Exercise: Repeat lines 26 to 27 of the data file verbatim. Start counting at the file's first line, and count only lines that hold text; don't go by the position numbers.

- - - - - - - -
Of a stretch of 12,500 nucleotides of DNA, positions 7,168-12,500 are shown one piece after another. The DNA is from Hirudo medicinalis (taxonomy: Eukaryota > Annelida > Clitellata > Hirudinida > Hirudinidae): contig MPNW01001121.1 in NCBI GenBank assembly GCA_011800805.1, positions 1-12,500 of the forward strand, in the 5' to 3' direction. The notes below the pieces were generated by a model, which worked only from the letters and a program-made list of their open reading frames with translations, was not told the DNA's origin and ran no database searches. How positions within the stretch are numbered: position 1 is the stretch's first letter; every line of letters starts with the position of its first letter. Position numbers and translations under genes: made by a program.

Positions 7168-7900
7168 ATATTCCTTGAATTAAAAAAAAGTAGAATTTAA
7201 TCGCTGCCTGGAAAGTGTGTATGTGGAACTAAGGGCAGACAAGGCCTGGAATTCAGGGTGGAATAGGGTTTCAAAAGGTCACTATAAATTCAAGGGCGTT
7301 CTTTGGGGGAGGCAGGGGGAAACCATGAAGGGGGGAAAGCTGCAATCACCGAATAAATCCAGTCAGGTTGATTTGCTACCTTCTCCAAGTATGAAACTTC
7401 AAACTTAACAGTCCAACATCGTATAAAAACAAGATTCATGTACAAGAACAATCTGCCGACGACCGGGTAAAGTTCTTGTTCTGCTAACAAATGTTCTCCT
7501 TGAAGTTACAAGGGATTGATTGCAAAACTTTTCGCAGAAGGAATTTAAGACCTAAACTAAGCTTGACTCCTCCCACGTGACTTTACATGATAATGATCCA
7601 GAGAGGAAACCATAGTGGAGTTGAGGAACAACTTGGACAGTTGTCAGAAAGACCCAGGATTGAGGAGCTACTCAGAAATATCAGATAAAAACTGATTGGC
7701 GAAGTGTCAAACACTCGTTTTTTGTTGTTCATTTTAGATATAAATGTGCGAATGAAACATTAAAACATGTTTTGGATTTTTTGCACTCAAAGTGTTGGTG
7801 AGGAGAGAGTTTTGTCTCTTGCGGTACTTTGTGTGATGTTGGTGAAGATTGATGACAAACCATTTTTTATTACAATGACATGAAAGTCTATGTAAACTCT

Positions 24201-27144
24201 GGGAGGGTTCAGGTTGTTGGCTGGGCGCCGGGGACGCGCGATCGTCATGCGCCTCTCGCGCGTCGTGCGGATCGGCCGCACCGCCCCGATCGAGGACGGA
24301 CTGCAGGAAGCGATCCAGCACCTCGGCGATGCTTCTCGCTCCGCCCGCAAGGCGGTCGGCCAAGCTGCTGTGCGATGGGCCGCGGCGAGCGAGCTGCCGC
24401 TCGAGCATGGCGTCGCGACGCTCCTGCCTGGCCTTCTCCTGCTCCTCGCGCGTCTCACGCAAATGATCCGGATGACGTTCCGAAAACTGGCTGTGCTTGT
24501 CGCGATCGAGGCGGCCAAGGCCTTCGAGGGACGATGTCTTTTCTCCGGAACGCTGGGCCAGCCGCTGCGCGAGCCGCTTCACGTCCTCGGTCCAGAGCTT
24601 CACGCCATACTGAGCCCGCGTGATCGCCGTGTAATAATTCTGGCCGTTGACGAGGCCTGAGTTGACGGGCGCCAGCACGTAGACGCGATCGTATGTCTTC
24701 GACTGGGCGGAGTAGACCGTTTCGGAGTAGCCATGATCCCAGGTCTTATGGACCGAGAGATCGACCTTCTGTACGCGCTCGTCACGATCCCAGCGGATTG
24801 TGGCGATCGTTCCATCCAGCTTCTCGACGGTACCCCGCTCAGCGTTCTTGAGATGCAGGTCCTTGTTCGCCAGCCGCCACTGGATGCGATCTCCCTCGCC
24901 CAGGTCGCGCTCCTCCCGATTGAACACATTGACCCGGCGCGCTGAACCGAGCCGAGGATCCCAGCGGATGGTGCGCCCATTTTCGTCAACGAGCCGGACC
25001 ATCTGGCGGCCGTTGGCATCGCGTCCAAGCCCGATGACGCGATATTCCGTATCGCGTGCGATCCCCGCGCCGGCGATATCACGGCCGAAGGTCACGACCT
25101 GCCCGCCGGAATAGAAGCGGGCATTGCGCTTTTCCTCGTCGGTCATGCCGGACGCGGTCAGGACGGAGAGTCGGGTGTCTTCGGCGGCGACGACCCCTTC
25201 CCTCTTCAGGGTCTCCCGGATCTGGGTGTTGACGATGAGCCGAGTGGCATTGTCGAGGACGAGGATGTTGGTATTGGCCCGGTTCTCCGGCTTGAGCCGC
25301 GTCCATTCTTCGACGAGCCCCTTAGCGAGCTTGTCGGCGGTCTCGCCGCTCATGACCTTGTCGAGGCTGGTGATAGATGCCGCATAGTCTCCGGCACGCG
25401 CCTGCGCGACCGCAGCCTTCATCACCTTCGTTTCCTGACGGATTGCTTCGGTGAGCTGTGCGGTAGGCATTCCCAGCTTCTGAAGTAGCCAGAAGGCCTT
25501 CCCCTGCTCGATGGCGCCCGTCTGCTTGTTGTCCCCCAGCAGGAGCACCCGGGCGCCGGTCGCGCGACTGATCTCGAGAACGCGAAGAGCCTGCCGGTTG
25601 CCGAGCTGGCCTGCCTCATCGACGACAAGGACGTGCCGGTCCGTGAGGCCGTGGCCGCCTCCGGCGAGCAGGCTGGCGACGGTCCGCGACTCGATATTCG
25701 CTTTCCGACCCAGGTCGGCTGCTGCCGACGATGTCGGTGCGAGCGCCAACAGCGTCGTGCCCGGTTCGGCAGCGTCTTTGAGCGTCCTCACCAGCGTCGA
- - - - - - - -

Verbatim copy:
25601 CCGAGCTGGCCTGCCTCATCGACGACAAGGACGTGCCGGTCCGTGAGGCCGTGGCCGCCTCCGGCGAGCAGGCTGGCGACGGTCCGCGACTCGATATTCG
25701 CTTTCCGACCCAGGTCGGCTGCTGCCGACGATGTCGGTGCGAGCGCCAACAGCGTCGTGCCCGGTTCGGCAGCGTCTTTGAGCGTCCTCACCAGCGTCGA